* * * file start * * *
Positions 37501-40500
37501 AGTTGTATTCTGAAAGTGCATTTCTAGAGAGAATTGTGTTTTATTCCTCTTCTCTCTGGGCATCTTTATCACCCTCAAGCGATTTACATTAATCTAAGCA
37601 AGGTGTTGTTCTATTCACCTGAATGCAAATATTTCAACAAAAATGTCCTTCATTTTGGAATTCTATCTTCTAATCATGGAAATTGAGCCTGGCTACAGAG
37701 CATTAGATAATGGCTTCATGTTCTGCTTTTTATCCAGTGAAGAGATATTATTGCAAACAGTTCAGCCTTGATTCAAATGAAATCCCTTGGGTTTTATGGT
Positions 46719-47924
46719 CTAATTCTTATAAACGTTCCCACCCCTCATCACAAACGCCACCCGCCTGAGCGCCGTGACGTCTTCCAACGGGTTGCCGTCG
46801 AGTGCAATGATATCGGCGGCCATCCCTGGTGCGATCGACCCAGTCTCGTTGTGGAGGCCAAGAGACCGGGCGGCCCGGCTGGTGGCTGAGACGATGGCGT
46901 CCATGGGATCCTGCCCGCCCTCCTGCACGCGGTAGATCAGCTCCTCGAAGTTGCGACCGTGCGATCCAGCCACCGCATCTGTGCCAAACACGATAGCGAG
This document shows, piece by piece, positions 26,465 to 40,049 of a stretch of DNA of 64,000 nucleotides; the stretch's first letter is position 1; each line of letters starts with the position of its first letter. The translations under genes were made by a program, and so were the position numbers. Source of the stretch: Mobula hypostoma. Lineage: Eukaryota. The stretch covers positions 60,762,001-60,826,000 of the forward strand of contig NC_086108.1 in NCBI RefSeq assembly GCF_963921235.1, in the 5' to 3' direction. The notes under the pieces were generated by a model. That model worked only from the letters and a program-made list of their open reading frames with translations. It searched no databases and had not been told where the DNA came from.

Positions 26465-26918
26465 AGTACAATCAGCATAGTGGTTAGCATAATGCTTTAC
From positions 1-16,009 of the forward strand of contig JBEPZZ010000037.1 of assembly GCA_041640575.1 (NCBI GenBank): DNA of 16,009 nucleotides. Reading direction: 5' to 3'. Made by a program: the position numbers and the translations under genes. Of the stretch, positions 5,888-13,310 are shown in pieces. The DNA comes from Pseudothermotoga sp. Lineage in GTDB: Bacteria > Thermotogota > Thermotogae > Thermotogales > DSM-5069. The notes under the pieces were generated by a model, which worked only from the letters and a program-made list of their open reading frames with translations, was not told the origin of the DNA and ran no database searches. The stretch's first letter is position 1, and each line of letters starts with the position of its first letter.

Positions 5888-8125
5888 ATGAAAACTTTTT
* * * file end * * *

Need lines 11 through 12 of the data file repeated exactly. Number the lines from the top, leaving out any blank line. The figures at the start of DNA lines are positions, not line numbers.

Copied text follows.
26465 AGTACAATCAGCATAGTGGTTAGCATAATGCTTTAC
From positions 1-16,009 of the forward strand of contig JBEPZZ010000037.1 of assembly GCA_041640575.1 (NCBI GenBank): DNA of 16,009 nucleotides. Reading direction: 5' to 3'. Made by a program: the position numbers and the translations under genes. Of the stretch, positions 5,888-13,310 are shown in pieces. The DNA comes from Pseudothermotoga sp. Lineage in GTDB: Bacteria > Thermotogota > Thermotogae > Thermotogales > DSM-5069. The notes under the pieces were generated by a model, which worked only from the letters and a program-made list of their open reading frames with translations, was not told the origin of the DNA and ran no database searches. The stretch's first letter is position 1, and each line of letters starts with the position of its first letter.